Last week top rightbloggers Glenn Reynolds and Michelle Malkin held a video conversation about “Conservatism 2.0.” Their 1990s-Fast Company cognomen refers to a future direction for the Right, but from their discussion their new direction is rather like their old one.
For example, in their consideration of the “conservative-libertarian” coalition that will return them to victory, they discussed the recent behavior of Washington State Supreme Court Justice Richard Sanders, who had yelled “Tyrant!” at Attorney General Michael Mukasey during an event, at which Mukasey subsequently collapsed. Malkin was disappointed in Sanders, whom she knew as a good libertarian who’d been “hounded unfairly for what the left considered judicial misconduct” (that is, speaking at an anti-abortion rally).
But now that he’d yelled at a prominent Republican, Malkin and Reynolds agreed, Sanders merited the C word — for his “Clintonesque rationalizations” and a “weasely Clintonian quality.” Malkin denounced libertarians “who have complete allergies to every last anti-terrorism meansure that the Bush Administration has taken.” To preserve the movement’s “big tent,” Malkin said, there “has to be some reconciling” — which, clearly, will have to be done entirely by the libertarians.
They also discussed the “tolerance bullying” of gays angry about Proposition 8, who’d pressured a film festival director out of his job. While allowing that “people have a right to speak out,” Reynolds said that he was “absolutely certain that had Proposition 8 supporters done this… we’d be hearing cries of McCarthyism.” Then he mentioned the efforts of radio host Glenn Sacks and others to get some public transit ads about domestic abuse pulled. (Sacks was offended by the ads’ suggestion that many boys grow up to beat women.) The Sacks squad “made a very big point about being polite about it,” said Reynolds.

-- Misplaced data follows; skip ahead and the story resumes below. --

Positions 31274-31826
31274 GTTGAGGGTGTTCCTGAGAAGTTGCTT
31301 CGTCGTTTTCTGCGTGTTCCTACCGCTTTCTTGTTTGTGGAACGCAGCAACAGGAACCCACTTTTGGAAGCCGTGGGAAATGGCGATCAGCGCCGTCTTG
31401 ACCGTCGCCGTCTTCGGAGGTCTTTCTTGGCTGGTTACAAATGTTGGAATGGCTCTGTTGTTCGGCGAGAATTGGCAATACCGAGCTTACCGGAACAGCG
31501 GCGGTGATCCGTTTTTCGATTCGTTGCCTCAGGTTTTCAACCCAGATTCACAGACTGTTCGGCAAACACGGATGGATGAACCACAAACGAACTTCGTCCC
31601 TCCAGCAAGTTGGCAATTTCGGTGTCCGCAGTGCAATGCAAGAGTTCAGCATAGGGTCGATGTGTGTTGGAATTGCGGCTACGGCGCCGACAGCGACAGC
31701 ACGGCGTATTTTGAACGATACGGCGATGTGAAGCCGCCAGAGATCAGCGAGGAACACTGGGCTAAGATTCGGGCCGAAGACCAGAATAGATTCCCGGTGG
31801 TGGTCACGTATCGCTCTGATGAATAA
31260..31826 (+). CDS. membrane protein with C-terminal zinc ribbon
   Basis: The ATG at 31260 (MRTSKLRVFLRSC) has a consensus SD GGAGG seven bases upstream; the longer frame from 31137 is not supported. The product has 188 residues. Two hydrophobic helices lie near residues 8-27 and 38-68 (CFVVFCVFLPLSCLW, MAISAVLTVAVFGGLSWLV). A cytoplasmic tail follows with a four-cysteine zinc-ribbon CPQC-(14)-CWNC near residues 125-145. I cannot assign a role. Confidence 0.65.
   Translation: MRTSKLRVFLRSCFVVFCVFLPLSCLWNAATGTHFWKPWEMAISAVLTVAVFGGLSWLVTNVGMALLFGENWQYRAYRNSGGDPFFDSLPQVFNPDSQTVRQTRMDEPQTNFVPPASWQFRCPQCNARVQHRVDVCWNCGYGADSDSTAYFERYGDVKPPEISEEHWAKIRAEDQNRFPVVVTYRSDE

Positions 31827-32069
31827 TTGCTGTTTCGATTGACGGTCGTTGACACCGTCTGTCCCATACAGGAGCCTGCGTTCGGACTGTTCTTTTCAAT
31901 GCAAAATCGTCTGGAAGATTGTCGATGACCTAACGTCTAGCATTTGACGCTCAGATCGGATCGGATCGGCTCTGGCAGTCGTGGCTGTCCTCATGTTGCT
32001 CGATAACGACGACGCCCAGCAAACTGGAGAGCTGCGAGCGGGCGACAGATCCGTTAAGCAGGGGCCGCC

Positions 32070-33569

This politeness is evident in Sacks’ own account, in which he said that “several financial contributors” to The Family Place, the service provider that placed the offending ads, “withdrew or reduced the financial gifts they planned for the end-of-the-year giving season” as a result of Sacks’ efforts. But Sacks added, “I don’t say this with pleasure — I would have preferred that The Family Place do the right thing from the beginning rather than lose the funding they did.” So Conservatism 2.0, it would appear, will distinguish itself from its gay enemies by getting their targets bankrupted rather than fired, and by acting sorry about it afterwards.
Another two-oh tactic will be familiar to readers of last week’s column, where we saw conservatives celebrating Obama’s mainstream appointments as signs of victory. Reynolds and Malkin chortled that these appointments proved that Obama would be “continuing much of the Bush legacy.”
They were widely seconded. Gateway Pundit, which had previously denounced Obama’s “Far Left radical belief system,” announced that “Obama = Bush’s 3rd Term.” At National Review Victor Davis Hanson laughed off alternative explanations and decided, two months before Obama’s inauguration, that the President-Elect had pulled off “one of most profound bait-and-switch campaigns in our political history,” and that “Obama’s victory… more so even than perhaps a John McCain’s, may do more for Bush’s reputation that anyone ever imagined.”